To be truthful, when I heard the lost-in-time Bye Bye Birdie musical would be revisited on the stage of the James F. Dean Theatre, the revelation immediately triggered only two recollections of the long ago original production; the song "Put on a Happy Face" and the name Dick Van Dyke. Other than that, the rest of it was just jailhouse rock. Understandably, I was only eleven when this glutinous play opened on Broadway at the Martin Beck Theatre on April 4, 1960 and fourteen when MGM studios adapted Birdie into a movie musical in 1963. Interestingly, Dick Van Dyke starred in both.
Based on a book by Michael Stewart with music by Charles Strouse and lyrics by Lee Adams, after opening at the Martin Beck Theatre, it was moved to the 54th Street Theatre and finally the Shubert Theatre, where it closed after a total of 607 performances. Bye Bye Birdie garnered 7 Tony Nominations, ultimately winning 4 of them: Best Musical, Best Featured Actor (Dick Van Dyke) Best Choreography (Gower Champion), and Best Direction (Gower Champion).
Aside from Dick Van Dyke, the original Broadway cast included Chita Rivera, Paul Lynde, Susan Watson, Kay Medford, Charles Nelson Reilly (understudied as Albert Peterson for Van Dyke), Michael J. Pollard, and Dick Gautier as Conway Birdie and the film adaptation included Maureen Stapleton, Janet Leigh, Paul Lynde, Bobby Rydell, Ann-Margret, and Jesse Pearson as Conway Birdie.
Originally titled Let's Go Steady, the play was billed as a "happy teenage musical with a difference." Then, things got all shook up. Rock-and-roll idol Elvis Presley was drafted into the United States Army in 1957. Before leaving the States for an eighteen-month tour in Germany, Elvis was to give one special member of the Women's Army Corps one last kiss, and with a little less conversation, the real life drama became the premise for the refreshed musical play. With the plot set, the team had to come up with a name for the rock and roll heartthrob lead.
The original name of the Elvis-inspired character was Ellsworth, but who would take a rock and roll idol with a name like that seriously. So, it was changed to Conway Twitty. Unfortunately, there was already a real life Conway Twitty, who took exception to someone using his name and threatened to sue. With a little more deliberation, the team finally came up with Conrad Birdie and Bye Bye Birdie was born with the idea to have the drafted singer give one last kiss to a girl by the name of Kim MacAfee in a place called Sweet Apple, Ohio.
With David Mclaughlin pulling the guitar strings as the play's Director/Musical Director and based on past experience, I was confident going in our journey back to the rock and roll mayhem of the late 50's characterized by swooning teeny boppers and a society fighting to hold onto its fragile naiveté would be fancifully entertaining, and true to form, David did not disappoint. The brick walls enclosing the modest stage of the James F. Dean Theatre reverberated with the energy and enthusiasm belted out by the play's capable cast from opening to close.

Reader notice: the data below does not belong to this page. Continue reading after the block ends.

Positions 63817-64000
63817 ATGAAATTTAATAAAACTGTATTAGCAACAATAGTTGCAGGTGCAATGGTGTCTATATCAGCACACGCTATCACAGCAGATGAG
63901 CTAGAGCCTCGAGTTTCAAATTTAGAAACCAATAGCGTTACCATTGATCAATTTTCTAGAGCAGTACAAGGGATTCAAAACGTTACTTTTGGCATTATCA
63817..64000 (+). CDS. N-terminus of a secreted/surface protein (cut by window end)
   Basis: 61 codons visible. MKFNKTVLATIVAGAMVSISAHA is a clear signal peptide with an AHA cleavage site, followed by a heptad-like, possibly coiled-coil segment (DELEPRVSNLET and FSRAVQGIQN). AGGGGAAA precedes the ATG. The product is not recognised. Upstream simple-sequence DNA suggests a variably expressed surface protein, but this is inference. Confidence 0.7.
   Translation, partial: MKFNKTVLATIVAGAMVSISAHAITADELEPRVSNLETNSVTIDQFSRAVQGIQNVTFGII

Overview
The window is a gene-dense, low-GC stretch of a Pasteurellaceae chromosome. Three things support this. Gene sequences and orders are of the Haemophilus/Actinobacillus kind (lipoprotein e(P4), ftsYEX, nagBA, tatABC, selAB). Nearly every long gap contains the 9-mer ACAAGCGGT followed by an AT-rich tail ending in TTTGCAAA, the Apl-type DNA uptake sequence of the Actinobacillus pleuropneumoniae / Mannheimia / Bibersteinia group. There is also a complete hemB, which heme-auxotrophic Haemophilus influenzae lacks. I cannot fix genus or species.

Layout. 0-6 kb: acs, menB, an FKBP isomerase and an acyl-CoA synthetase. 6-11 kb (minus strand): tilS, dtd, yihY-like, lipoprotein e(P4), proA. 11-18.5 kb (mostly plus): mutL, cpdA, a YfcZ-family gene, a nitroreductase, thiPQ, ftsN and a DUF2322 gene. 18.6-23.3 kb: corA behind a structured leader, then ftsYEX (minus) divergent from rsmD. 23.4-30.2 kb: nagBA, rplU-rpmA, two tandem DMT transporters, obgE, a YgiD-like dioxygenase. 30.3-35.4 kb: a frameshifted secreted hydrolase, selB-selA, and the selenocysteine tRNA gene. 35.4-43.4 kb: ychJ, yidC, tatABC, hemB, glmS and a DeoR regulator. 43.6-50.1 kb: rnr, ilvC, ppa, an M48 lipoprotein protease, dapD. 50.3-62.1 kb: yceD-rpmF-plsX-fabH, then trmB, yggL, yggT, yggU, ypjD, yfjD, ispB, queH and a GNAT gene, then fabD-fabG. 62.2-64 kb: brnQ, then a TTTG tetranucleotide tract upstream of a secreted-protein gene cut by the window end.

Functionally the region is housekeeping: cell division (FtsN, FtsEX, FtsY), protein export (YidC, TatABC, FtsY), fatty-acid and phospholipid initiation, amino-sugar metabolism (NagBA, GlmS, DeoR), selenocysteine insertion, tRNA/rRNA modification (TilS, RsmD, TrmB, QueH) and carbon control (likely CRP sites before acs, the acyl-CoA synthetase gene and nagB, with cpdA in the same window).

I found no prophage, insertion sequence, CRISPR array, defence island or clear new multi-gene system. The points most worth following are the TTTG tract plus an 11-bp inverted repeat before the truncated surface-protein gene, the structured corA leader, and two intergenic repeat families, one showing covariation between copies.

Always passionate about the characters she portrays, Elissa Horrell as Rosie Alvarez shined in “What Did I Ever See In Him?” and sizzled in the piece called "Shriner's Ballet". A woman on a mission with a suitcase of 8 wasted years and a vendetta to serve for a recent snub from long-time boyfriend, Albert, Rosie invades Maude's Roadside Retreat and as the new Spanish Rose, proceeded to set the all-male clientele’s pilot lights on fire with her spitfire charm and impassioned dance moves.
Charleston native Matthew Walker sings and dances his way through an obstacle course of relationship challenges as the conflicted Albert Peterson, songwriter and agent of Birdie. He helped a sadden Birdie fan (Jessica Zhou Seymour) “Put On A Happy Smile” and tries to win Rosie back with “Baby, Talk to Me”, but despite an impressive fermata finale to the rendition, his pleadings fell short.
Rosie wants more. She wants Albert to standup to his mother, Mrs. Mae Peterson (Cynthia McLaughlin), who shamelessly tries to cultivate a guilt trip in Albert and is highly critical of Rosie, labeling her a Latin floozy from South of the Border. Cynthia portrayed the heavy-footed, woe is me mother from Hades masterfully and in the process stole away some of the funnier moments in the play.
A good measure of the side-splitting hilarity was turned out by Carlos Nieto, whose facial contortions and comic demeanor launched a thousand laughs as the excitable and flustered Mr. Harry MacAfee. Carlos, along with S.E. Coy as Mrs. Doris MacAfee, effervescent Sidney Tarrant as Kim MacAfee, and Olivia Gainey (a natural talent with a killer smile) as Rachel MacAfee effectively collaborated on my favorite number of the night, “Hymn for a Sunday Evening (Ed Sullivan)”. It was a powerful piece of combined vocals at its best supported by eye-catching visual effects.
Did I mention the other boyfriend, the one that is sweet on Kim? Hugo Peabody has just pinned his object of affection, but not long after, finds out his beloved has accepted an invitation to receive Birdie’s last kiss on public television, and no less on the Ed Sullivan Show. Needless to say, he is beside himself with insecurity and jealousy (the persona that became Caleb O’Neal). What happens next? Rosie knows.
The set was colorful and functional, the supporting props and costumes accurately dated, the lighting effects were dazzling, the choreography explosive, and the sound was top notch, as were the timing and placement of the constantly changing backdrops handled by the play’s stage crew.
Bye Bye Birdie is fun, lighthearted entertainment. It is a total team effort of varying talents jam packed with oohs and aahs. Simply stated, there will be a whole lotta shakin’ goin on at the James F. Dean Theatre from August 4th to the 20th.
Purchase your tickets for Bye Bye Birdie.